Julianna Connolly, HRP’s executive vice president for environmental remediation, characterizes EIP’s analysis as misleading. In an interview Friday, she said the nonprofit’s measures do not reflect average levels of benzene at the site’s fenceline overall, which are generally lower. Spikes are temporary, she said.

“We don’t see sustained concentrations that are elevated,” she said. “We see occasional peaks at different spots.”

The average concentration of benzene at the perimeter of the property last year was less than 3 µg/m3, Connolly said.

But at least one fenceline monitor peaked above the EPA action level most months — including several times at a monitor on the southern portion of the site, along the western bank of the Schuylkill River. During a two-week period starting in late August 2021, that monitor picked up the highest benzene concentration of the year: 130 μg/m³ — more than four times a level EIP says poses short-term health risks.

Where are the emissions coming from?

It’s not clear where exactly the benzene emissions are coming from.

Asked whether the EPA has a theory for what could be causing high levels of benzene to continue to be detected on the edge of the former PES refinery site, spokesperson Roy Seneca said in an emailed statement that the agency “continues to review data on emissions in the area.”

“Be aware that the fenceline monitor(s) at the former PES facility are also located near other potential emission sources, including roadways,” he wrote.

Connolly, of HRP, also said that external or mobile sources — like idling trucks — could be causing the high readings.

“The benzene data do not indicate sustained elevated concentrations at the perimeter of the property during decommissioning and demolition activities, which began in mid-2020,” she said.

But others, like Peter DeCarlo, environmental health and engineering professor at Johns Hopkins University, suggested emissions could be coming from storage tanks on the property. Pelton, of EIP, said they could be emanating from the contaminated soil or getting stirred up during the demolition process. Wood, of Drexel, declined to speculate.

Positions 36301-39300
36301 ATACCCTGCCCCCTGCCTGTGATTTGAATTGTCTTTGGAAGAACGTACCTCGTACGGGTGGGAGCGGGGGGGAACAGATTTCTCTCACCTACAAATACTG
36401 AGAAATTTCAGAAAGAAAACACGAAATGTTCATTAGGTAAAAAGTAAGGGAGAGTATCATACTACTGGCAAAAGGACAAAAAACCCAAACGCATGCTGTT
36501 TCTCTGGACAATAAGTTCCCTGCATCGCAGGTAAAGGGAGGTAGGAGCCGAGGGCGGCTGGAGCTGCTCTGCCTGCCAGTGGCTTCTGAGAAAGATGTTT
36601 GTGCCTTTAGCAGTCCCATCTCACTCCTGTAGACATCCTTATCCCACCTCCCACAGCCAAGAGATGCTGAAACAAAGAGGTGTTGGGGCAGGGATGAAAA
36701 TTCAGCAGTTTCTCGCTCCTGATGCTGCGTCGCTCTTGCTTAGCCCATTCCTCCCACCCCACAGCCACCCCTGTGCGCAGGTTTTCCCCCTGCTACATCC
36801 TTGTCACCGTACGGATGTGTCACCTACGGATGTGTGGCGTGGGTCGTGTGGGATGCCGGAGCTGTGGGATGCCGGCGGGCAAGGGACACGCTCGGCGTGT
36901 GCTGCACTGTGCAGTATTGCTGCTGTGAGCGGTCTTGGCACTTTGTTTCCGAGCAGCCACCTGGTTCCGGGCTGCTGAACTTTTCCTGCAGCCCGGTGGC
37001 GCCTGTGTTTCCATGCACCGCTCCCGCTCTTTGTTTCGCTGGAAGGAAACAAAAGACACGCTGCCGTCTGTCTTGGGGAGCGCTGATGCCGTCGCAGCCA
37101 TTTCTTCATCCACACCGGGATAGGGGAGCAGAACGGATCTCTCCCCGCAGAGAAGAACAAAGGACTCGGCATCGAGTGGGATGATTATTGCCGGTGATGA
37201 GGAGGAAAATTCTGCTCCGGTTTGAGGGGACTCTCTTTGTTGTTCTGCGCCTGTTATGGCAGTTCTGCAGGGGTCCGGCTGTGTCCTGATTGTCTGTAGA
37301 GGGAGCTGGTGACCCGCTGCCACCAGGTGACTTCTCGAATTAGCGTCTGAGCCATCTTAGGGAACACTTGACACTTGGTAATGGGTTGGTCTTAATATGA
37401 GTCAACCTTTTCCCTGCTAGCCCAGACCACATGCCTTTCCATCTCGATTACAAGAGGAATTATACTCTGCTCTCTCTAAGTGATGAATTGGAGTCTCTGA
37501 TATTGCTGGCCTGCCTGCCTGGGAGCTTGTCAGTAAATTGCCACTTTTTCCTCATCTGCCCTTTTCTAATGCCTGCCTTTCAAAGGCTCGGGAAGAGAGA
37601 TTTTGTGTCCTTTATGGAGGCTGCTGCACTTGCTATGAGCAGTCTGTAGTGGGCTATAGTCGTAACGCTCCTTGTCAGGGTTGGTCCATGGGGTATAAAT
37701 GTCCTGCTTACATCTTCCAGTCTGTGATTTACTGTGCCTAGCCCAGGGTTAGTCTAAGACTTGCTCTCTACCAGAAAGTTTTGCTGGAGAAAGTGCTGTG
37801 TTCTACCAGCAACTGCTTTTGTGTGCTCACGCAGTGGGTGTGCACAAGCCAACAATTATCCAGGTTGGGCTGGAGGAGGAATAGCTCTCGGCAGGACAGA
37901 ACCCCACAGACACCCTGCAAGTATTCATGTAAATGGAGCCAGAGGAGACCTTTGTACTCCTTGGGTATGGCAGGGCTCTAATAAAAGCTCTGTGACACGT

“I do find these to be surprisingly high,” he said.

Will the site’s owners keep monitoring?

The old operating permit governing the refinery site — dating back to before it closed down — required benzene monitoring along the fenceline, in accordance with the 2015 Refinery Sector Rule. But because the refinery is no longer operating, HRP argues the site is no longer subject to the rule (Seneca, of the EPA, said the agency “continues to review permitting and regulatory applicability.”).

“It’s a little gray,” Connolly said. “So we are choosing right now to continue to do this sampling until the … permit is modified.”

HRP has an application pending before Phialdelphia’s Air Management Services for a permit update that would reflect the fact that the refinery has shut down — removing polluting equipment from the permit, and reclassifying the facility’s industry as demolition, rather than petroleum refining.

The reclassification would officially drop the benzene monitoring requirements. Matt Rankin, a spokesperson for Air Management Services, says the agency does not expect to issue a decision for several months.

Asked whether the company would continue to monitor for benzene voluntarily, Connolly declined to commit.

“We just need to see what the permit modification requirements would be,” she said. “Then we’ll see what we’re obligated to do under the permit and then what makes sense to do voluntarily.”

Joe Ingrao, legal fellow at the Clean Air Council, an environmental health advocacy organization, said if the reclassification is approved, neighbors could stop getting the “granular data” that led to EIP’s report. Ingrao’s organization commented on HRP’s permit application, arguing the company should continue to be required to monitor benzene levels at its fenceline. In fact, Ingrao says HRP should be required to monitor now.

“They still have related emissions, and they’re still considered a major source of hazardous air pollutants,” he said. “So it’s the Council’s position that they still should have to … do the fenceline monitoring.”

Pitts, the activist with Philly Thrive, said if AMS approves the reclassification without requiring monitoring, he would bet “every penny” that HRP will stop monitoring.

“That’s the kind of nonsense that lets you know where they stand,” he said.